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National Archives items go missing

An investigation is underway into a lost Clinton-era hard drive.

July 05, 2009|Larry Margasak

WASHINGTON — National Archives visitors know they'll find the Declaration of Independence, the Constitution and the Bill of Rights in the main building's magnificent rotunda in Washington. But they won't find the patent file for the Wright Brothers' Flying Machine or the maps for the first atomic bomb missions anywhere in the Archives inventory.

Those are among the many historical items the Archives once possessed that are missing, as are:

* Civil War telegrams from Abraham Lincoln;

* original signatures of Andrew Jackson;

* presidential portraits of Franklin Delano Roosevelt;

* NASA photographs from space and on the moon;

* presidential pardons.

Some were stolen by researchers or Archives employees. Others simply disappeared without a trace.

The Archives' inspector general, Paul Brachfeld, is conducting a criminal investigation into a missing external hard drive with copies of sensitive records from the Clinton administration. On the hard drive were Social Security numbers, including one for a daughter of former Vice President Al Gore.

Because the equipment also may include classified information, Sen. Charles E. Grassley (R-Iowa) calls it a major national security breach.

Brachfeld has documented thousands of electronic storage devices, including computers and servers, that have gone missing over the last decade from the National Archives and Records Administration.

Grassley, who has demanded an accounting of all missing items, said the loss of historical documents "robs our nation of its history and is completely unacceptable."

The Archives' stewardship of the nation's records has been questioned before. In a well-publicized incident, Sandy Berger, who was President Clinton's national security advisor, took documents from the Archives in the fall of 2003 while preparing, along with other Clinton administration officials, to testify before the Sept. 11 commission.

In September 2005, Berger was sentenced to two years of probation, 100 hours of community service, a $50,000 fine and loss of his security clearance for three years.

Some records have been missing for decades from the Archives' 44 facilities in 20 states and the capital, including 13 presidential libraries.

"When I came here nine years ago, there was no acknowledgment that we had a problem," Brachfeld said in an interview with the Associated Press.

Since then, he has started a recovery team that attends trade shows and Civil War reenactments, and enlists the help of dealers and researchers to recover historical items that belong to the government.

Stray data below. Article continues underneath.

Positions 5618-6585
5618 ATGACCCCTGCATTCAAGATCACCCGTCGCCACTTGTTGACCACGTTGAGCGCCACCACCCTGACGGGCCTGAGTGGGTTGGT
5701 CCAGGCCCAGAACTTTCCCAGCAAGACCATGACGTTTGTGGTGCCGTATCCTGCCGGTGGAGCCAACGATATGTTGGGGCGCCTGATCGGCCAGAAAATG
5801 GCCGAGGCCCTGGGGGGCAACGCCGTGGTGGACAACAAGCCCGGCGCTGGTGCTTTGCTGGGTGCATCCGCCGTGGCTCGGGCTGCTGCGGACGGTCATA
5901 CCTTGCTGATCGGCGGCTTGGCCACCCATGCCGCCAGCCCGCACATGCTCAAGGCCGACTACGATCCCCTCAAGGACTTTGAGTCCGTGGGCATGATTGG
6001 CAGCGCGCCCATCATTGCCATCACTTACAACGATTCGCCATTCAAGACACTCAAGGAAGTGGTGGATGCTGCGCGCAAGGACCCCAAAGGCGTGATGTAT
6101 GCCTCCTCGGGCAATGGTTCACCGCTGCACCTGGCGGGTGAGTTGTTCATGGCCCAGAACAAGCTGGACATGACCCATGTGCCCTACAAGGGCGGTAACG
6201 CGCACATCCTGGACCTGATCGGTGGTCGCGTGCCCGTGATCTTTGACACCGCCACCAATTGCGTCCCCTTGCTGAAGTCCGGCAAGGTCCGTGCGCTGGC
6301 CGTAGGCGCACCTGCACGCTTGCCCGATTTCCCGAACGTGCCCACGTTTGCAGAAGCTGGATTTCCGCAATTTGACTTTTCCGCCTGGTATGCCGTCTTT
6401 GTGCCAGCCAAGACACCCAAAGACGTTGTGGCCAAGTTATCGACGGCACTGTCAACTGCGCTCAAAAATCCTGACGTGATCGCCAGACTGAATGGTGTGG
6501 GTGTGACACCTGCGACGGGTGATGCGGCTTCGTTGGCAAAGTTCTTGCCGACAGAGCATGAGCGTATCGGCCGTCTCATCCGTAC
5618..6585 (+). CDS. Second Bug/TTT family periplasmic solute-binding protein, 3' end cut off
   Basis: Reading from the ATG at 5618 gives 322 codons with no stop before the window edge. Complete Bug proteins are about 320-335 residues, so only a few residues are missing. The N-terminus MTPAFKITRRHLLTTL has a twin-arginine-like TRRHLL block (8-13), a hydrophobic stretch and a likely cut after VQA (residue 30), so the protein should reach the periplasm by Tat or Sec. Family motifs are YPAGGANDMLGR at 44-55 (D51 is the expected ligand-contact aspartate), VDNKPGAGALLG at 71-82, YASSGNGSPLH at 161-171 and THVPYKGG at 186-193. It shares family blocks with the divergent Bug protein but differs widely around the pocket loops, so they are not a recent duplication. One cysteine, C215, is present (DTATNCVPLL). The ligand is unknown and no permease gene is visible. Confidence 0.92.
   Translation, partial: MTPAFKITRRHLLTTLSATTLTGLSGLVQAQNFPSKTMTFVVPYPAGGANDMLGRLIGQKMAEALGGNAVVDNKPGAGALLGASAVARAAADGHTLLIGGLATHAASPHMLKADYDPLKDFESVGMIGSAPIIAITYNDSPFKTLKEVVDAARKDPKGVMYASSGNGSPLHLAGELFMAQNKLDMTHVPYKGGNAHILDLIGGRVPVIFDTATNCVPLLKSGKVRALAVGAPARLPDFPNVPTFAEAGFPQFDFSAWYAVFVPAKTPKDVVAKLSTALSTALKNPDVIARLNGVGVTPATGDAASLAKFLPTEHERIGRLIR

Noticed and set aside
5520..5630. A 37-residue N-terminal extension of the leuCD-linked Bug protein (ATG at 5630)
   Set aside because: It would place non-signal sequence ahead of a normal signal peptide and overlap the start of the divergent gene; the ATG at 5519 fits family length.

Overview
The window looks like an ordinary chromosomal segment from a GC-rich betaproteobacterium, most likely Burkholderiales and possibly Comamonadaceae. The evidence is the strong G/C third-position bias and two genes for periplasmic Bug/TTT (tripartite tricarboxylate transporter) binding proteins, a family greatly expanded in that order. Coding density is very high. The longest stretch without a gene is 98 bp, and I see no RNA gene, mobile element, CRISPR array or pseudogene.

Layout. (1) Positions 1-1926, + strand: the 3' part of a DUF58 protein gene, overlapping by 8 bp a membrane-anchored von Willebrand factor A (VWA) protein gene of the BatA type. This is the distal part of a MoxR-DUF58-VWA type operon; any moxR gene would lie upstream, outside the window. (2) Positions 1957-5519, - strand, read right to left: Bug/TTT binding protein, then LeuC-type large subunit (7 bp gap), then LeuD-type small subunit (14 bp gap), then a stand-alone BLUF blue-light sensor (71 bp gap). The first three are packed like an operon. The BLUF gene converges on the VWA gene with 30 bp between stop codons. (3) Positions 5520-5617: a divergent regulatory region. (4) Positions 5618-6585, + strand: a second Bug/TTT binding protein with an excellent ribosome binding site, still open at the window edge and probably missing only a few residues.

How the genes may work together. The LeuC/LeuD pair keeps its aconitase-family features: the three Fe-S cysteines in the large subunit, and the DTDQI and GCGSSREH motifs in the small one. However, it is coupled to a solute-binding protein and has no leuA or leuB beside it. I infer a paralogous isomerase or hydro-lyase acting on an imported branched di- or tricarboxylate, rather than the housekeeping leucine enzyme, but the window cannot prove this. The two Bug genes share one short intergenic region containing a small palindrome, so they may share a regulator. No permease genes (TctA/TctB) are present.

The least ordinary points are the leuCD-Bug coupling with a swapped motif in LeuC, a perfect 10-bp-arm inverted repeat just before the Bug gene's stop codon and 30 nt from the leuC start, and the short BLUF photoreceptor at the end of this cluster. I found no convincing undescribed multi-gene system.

The agency has two missions that sometimes are in conflict: preserving documents, and making them available to the public in monitored research rooms with surveillance cameras.

"We do not have item-by-item control," said Archives spokeswoman Susan Cooper. "We can't. We have 9 billion documents. We don't know exactly what's in each of those boxes. There's no point in preserving materials that cannot be used."

Each missing historical item has its own story.

* From 1969 to 1980, the patent file for the Wright Brothers Flyer was passed around multiple Archives offices, the Patents and Trademarks Office and the National Air and Space Museum. It was returned to the Archives in 1979, and was last seen in 1980.

* In 1962, military representatives checked out the target maps for the atomic bombs dropped on Hiroshima and Nagasaki, Japan. The maps have been missing ever since.

* In May 2004, one of FDR's grandsons asked to see a portrait of his grandfather at the Roosevelt presidential library in Hyde Park, N.Y. It couldn't be found and hasn't been seen since 2001.

* Shaun Aubitz, a former employee at the Archives' facility in Philadelphia, pleaded guilty and was sentenced to 21 months in prison in 2002 for stealing -- among other items -- 71 pardons signed by Presidents Madison, Polk, Taylor, Fillmore, Pierce, Buchanan, Andrew Johnson, Grant, Hayes and Lincoln. The Archives recovered 59 of the records that had been sold to manuscript dealers and collectors.

* In 2005, researcher Howard Harner was sentenced to two years in prison and two years of probation, and was fined $10,000, after pleading guilty to stealing more than 100 Civil War-era documents from the Archives from 1996 to 2002. Fewer than half were recovered.

* A National Archives intern in Philadelphia stole 160 Civil War documents. About half were sold on EBay. The documents included telegrams about the troops' weaponry, the War Department's announcement of Lincoln's death sent to soldiers, and a letter from famous Confederate cavalryman James Ewell Brown Stuart.

The intern, Denning McTague, 40, was sentenced in the case to 15 months in prison in 2007. He had told a psychiatrist he was angry that he wasn't being paid for his internship.

--

Margasak writes for the Associated Press.

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